To continue the above example – You may not turn up after 5 days to buy the gold coin at the agreed rate if the price drops. Or, if the price went up, it’s not necessary that the dealer would settle for the previously agreed price.

The jargon for this is ‘counter party risk’. It’s always present in forward contracts.


So, finally, one of the parties to the contract stands to gain depending on the price movement.  Now the next question is – how is a forward contract settled?

Forward contracts are usually settled OTC (Over the counter). Hence these are also called OTC contracts. The phrase “over-the-counter” refers to any settlement process via a dealer network and not through a centralized exchange.

The settlement of the contract occurs at the end of the contract. The contract can be settled in two ways-

One, actual delivery of the goods upon payment. Second, cash settlement- The buyer and the seller would simply exchange the difference in the associated cash positions.


Here’s a realistic scenario where forward contracts are used.

Oranges sell at Rs 2500 a ton right now.  An orchard is expected to yield 10,000 tons of oranges 3 months from now. The orchard owner however fears that the price of oranges would come down by then, because he expects excess supply of oranges from different orchards to the market. The only way for him to eliminate this risk is to find a buyer who is ready to buy these oranges at 2500 per ton.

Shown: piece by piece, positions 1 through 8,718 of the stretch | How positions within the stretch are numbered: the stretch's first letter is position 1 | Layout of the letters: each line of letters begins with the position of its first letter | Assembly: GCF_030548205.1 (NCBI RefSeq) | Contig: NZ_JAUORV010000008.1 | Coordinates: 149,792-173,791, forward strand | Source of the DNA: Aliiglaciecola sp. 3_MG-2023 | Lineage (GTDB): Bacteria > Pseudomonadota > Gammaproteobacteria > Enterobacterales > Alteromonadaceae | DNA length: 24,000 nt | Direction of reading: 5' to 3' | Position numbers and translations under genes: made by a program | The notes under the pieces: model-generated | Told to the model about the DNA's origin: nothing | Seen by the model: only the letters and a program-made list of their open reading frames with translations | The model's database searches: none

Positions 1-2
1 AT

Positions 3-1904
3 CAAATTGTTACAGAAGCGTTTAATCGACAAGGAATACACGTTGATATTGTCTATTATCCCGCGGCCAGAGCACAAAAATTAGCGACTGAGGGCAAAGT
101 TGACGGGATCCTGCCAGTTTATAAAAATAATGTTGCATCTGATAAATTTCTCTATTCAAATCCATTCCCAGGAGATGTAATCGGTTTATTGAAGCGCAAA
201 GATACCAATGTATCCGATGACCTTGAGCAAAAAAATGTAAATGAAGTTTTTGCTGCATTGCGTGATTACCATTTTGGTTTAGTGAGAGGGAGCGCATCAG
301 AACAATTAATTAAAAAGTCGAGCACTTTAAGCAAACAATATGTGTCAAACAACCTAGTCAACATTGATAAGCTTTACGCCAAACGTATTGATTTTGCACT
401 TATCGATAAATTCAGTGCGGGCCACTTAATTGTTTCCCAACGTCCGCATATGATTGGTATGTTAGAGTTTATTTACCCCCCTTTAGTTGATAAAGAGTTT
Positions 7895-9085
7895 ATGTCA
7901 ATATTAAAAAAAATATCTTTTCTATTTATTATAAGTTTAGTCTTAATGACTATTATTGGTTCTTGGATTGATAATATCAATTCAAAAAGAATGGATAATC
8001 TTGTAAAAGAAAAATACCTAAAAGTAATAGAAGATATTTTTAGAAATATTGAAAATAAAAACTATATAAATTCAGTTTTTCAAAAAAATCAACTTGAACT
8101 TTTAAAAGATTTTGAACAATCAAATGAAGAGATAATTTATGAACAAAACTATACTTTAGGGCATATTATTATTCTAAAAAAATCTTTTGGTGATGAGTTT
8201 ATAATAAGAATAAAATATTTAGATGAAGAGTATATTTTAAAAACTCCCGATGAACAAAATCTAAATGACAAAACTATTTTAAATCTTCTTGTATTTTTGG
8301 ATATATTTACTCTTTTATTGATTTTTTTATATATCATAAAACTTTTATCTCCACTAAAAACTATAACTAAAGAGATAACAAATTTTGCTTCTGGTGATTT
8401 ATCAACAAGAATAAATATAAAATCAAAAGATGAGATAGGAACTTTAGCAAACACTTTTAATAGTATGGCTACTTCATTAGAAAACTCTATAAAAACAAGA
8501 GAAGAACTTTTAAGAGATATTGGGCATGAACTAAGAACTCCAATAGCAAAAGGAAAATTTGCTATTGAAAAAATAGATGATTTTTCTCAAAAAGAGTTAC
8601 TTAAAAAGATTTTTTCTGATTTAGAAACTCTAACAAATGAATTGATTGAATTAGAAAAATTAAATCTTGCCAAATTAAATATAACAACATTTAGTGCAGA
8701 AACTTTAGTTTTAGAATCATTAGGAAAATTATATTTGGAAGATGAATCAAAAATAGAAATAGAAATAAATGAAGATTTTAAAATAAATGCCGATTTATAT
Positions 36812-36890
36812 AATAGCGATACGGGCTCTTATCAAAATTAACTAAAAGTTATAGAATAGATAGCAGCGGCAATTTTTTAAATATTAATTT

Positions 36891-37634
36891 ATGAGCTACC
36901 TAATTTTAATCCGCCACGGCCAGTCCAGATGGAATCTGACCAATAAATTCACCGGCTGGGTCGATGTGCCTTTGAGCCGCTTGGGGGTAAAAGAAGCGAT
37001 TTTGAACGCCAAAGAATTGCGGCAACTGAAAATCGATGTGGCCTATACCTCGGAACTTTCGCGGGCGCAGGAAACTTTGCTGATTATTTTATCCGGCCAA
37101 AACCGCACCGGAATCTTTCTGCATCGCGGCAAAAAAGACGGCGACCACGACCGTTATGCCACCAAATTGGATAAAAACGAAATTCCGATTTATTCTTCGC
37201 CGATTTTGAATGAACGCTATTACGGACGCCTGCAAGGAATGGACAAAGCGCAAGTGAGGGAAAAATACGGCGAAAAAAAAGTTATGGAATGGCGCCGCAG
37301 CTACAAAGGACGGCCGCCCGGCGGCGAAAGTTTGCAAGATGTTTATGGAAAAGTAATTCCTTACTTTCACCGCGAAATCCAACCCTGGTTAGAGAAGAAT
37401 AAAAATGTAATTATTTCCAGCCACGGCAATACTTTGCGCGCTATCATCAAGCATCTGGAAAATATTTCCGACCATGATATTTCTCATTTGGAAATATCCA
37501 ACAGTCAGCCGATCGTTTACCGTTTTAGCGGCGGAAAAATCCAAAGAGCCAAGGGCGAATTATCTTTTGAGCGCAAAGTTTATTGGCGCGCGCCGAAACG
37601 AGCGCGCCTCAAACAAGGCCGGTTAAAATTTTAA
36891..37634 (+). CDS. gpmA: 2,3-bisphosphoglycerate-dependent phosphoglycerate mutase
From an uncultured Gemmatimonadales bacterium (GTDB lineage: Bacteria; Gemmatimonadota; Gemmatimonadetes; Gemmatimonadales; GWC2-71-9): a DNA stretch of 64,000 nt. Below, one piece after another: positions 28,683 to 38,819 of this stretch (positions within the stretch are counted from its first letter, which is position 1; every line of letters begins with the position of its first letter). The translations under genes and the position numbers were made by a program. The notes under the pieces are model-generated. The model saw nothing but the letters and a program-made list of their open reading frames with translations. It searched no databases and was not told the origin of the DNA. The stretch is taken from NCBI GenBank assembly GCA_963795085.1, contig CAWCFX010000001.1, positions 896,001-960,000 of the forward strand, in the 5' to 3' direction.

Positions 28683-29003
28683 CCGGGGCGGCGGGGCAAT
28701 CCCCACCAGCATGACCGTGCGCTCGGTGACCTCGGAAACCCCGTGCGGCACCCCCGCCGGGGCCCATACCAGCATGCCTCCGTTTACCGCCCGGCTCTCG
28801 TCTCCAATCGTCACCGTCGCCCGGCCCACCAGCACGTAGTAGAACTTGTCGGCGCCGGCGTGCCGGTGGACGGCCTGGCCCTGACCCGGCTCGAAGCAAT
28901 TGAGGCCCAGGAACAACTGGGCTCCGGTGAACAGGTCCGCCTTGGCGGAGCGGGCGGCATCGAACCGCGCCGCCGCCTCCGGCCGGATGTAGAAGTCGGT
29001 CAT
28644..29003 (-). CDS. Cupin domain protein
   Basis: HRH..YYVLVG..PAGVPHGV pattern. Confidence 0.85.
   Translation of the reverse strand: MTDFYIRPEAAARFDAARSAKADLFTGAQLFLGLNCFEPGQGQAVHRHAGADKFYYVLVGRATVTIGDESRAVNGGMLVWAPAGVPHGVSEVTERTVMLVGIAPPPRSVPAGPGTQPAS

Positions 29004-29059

At the same time, an orange juice company fears that its competitors may buy in bulk and as a result the oranges may be in short supply and so the prices may go up. They can’t change the price of orange juice because they fear if that’s done the sales may drop. They need to maintain the cost and profit at the present rate.

So, these two parties agree today on a forward price of Rs 50 per Kg, for delivery 3 months from now when the crop is harvested. It just an agreement. No payment is made. In 3 months, 10,000 tons of oranges should be delivered to the juice company.When they do it, they can take the price agreed 3 months back.

The price of oranges 3 months hence could be Rs 3000 per ton or Rs 2000 per ton but, that price is irrelevant. Both the parties have already predetermined their profits and have eliminated the risk of price volatility and can plan ahead.

I Hope you are clear with forwards. We will discuss futures in our next article

Till then…

Have a nice day.

You may like these posts:

  1. Introduction to Derivatives.
  2. Dividends and relevant dates
  3. Keep an eye on brokerage costs.

10 Responses to “Types of derivatives 1 – Forward contract.”

Gopinath M

December 14, 2011 at 10:48 am

Excellent Article victor . I like the way you have explained it..Thanks for your efforts..Hope to see more post from your side..



April 2, 2012 at 3:04 pm



May 12, 2012 at 6:44 pm

Well explained :)


August 19, 2012 at 9:33 pm

well explained sir..it was too gud…..

J Victor

August 19, 2012 at 9:45 pm



January 7, 2013 at 6:44 pm



August 22, 2013 at 2:12 am

cannot believe i just found this articles this year. thanx a lot, you are my hero!

rajinder kapoor

August 17, 2014 at 5:35 am

wonderfully explained tn simple language !

nayan patel

April 18, 2016 at 1:22 pm

Excellent and easy way to make us understand this topic. really very helpful.

J Victor

April 25, 2016 at 8:19 am

thankyou , Nayan !